6 strategies to increase advisor production

Leaders talk larger policies, new markets, better referrals and broader offerings.

6 strategies to increase advisor production

Leaders have a central role to play in helping their teams grow production, rise from sales plateaus and hone in on their own specialty. But increasing sales is nearly impossible without smart and effective tactics — whether that means a specific product focus, a new model for earning the right referrals or a narrower market focus.    

1. Target new markets  

Diana Cu, who leads a large team of 60 advisors in the Philippines, encourages them to look at a broader range of markets. She helps her advisors define a new market by analyzing demographics, trends and competitors.  

“I provide guidance on how to break into that market through tailored marketing strategies, networking tactics, and product or service offerings,” she said. “For example, if an advisor wants to tap into the growing market of millennial investors, I might suggest using social media platforms and offering digital financial planning tools to appeal to tech-savvy preferences.” 

Andrew Ang, ChFC, CIAM, a Singapore-based field leader, gives the example of broadening the market of an advisor interested in pursuing sustainable investments. “We could facilitate a thorough market analysis to identify trends, demographics and the competition, or offer tailored training sessions and resources,” he said. “This might include workshops on sustainable investing principles, networking events with industry experts and relevant marketing materials.”  

2. Pair coaching and professional development  

Jaslyn Ng, a Singapore-based financial services director managing six senior advisors, is proactive about encouraging advisors to understand that their activity, much more than unit or group management, grows production. 

“In other environments, professionals have a top-down experience of management because they are constantly under pressure to perform or because bonuses are tied to company performance,” Ng said. "I have changed that conversation toward a bottom-up culture. That means advisors must own their own goals. You are your own business entrepreneur. You look at your own profit and loss,” she said. “You need to know how your cash flow is. And in between being a business entrepreneur — you should be able to manage your own time.”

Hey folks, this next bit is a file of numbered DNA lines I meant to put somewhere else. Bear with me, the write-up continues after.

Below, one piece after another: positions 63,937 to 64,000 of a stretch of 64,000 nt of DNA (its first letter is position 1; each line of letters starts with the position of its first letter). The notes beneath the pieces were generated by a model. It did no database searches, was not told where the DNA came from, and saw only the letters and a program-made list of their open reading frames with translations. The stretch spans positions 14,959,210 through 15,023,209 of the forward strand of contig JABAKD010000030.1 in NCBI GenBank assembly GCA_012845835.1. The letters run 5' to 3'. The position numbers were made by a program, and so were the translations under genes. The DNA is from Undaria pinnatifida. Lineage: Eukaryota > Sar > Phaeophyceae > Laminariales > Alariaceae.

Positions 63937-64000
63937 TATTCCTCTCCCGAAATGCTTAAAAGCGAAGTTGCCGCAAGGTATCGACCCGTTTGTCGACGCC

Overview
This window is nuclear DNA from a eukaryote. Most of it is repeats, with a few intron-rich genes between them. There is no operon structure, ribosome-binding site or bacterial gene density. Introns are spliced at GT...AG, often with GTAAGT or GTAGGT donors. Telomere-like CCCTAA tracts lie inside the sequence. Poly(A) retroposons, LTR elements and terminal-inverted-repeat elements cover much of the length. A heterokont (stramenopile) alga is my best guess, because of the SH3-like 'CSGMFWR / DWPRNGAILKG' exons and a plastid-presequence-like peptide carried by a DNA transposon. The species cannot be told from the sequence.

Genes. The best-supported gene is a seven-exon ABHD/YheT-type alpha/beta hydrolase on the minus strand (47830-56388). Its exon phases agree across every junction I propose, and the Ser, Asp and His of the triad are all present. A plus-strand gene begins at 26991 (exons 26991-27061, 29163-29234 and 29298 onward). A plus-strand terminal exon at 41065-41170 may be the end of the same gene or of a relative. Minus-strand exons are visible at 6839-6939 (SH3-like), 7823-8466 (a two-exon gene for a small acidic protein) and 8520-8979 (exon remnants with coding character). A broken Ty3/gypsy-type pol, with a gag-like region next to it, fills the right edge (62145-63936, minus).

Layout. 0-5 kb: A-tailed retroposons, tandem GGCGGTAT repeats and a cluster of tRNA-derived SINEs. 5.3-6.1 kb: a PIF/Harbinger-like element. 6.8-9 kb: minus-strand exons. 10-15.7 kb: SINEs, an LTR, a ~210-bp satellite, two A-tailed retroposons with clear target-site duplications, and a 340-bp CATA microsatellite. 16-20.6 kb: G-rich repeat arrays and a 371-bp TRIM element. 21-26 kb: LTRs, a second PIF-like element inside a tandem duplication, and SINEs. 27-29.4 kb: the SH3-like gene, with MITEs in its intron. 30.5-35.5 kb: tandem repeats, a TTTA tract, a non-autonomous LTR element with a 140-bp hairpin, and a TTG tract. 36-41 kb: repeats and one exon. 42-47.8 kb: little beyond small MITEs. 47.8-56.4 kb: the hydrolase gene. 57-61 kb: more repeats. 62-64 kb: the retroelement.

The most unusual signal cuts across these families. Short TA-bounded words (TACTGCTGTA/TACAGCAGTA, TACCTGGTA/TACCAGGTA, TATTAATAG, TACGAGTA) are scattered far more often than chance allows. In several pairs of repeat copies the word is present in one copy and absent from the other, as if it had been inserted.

Singapore has a complex and ever-evolving financial services regulatory landscape, which makes change management a core feature of agency life. That might sound like a burden, but it also creates an industry where advisors are usually not learning purely for learning’s sake. Field leaders seem to echo this, and they stress a need to approach both coaching and self-directed learning with a client-centric focus.   

“It’s important to have a regular coaching session, especially for the more experienced advisors, not just those in the first 90 days or even the first five years of this profession,” Tan said.  

“When we are client centric, learning has to be tailored toward targeted clientele for product training, and for the skill set that’s required for that audience,” Tan said. “That means learning has to help advisors keep up with the needs and regulations around a certain client base. We must stay knowledgeable by providing them with the right product, while not being overly product driven.”   

Ang shares a similar perspective and suggests leaders must help advisors maintain an open mind toward learning new ways to grow production. “If we can show them the possibilities — and get their buy-in — then it will be easier to work on ways to increase sales,” he said.   

3. Broaden advisors’ product offerings 

Others recommend deepening the product suite, too. Ng sits down with her most-experienced advisors to review their skill sets and see how she can help them offer products they haven't tried before.